Harry J. Kazianis
One word: OneConnect. Samsung, get rid of it. Now.
One of the happiest tech days of my life was when I purchased my 2018 Q7F Samsung QLED TV.
I had been saving for quite some time, and scooped up the TV for $1399 at my local Best Buy in Rockville, MD, right outside of Washington, D.C. As I was becoming more and more anti-OLED by the day, I was confident I made the right choice reading countless reviews, blog posts and expert analysis.
Then, I unboxed the TV and was shocked to learn the TV has what I would consider a fatal flaw: OneConect.
You see, the one thing many of the reviews I read fail to mention how Samsung QLED TVs separate the TV and the connectors for power, sound and audio into a special connector box. This is meant to make connections easier, more streamlined and easier to hide wires when mounting.
But that all creates a very basic question: what the heck do you do with the OneConnect box? And let me tell you, the OneConnect box that came with my TV is massive. Like a big brick sort of massive.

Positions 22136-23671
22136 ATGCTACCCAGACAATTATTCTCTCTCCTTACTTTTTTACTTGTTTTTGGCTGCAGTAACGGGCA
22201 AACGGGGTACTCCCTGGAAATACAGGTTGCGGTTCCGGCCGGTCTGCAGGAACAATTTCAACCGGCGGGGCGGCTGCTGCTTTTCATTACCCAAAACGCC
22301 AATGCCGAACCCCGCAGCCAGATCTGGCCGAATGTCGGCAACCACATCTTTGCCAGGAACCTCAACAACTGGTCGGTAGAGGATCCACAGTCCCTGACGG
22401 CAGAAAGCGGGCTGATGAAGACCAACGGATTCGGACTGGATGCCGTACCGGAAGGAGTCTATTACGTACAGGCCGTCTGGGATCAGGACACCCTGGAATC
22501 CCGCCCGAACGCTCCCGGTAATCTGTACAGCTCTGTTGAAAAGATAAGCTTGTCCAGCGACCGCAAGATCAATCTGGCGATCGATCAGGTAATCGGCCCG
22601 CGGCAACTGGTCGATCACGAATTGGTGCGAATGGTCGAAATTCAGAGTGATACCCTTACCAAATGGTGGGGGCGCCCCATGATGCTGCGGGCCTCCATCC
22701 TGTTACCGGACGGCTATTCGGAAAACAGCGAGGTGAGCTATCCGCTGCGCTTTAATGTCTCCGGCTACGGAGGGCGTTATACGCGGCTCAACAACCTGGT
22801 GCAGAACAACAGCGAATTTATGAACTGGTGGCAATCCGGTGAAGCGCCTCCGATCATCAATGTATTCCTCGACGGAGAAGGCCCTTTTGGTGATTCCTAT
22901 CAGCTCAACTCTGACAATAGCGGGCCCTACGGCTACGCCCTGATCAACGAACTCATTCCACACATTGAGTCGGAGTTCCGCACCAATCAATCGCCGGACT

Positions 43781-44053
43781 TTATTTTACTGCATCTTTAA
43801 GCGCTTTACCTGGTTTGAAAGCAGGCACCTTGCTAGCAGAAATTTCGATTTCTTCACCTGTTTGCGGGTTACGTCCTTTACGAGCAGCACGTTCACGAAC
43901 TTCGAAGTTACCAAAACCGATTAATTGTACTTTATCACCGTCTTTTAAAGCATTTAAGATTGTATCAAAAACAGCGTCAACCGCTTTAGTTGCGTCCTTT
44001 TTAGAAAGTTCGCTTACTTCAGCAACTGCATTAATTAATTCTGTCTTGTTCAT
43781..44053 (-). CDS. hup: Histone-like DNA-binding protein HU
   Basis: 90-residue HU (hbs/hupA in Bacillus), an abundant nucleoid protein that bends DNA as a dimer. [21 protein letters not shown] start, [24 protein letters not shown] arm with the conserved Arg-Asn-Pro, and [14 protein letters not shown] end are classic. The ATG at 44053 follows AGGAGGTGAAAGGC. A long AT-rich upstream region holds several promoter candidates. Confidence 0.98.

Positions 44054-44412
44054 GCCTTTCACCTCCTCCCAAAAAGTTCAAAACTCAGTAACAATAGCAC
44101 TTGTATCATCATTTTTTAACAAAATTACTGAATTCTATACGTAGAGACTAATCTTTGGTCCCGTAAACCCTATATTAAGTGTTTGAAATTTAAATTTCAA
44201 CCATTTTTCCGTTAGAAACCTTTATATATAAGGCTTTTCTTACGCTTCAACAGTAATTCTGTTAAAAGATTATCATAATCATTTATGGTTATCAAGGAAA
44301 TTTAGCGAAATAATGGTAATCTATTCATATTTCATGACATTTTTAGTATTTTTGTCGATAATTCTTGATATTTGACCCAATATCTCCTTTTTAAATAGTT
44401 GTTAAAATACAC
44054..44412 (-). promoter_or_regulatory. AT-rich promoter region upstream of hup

You could, I suppose, hide it in the wall, but that might not be easy for the average do-it-yourself tech geek. You could put it on a shelf, but if you are mounting the TV that sort of defeats the purpose.
The good news is not all Samsung TVs have this. For example, I have a Samsung QLED 43 inch TV from 2019 that does not have this, it has all of the connectors built into the TV. Thank God.
I guess in some respects I should not be shocked, as I have a 2018 Samsung 8 series 65 inch 4K TV that has a small OneConnect box. However, Samsung needs to do a better job of making sure consumers are aware of this, as I can see many tech fans getting turned off by this concept. I know I am.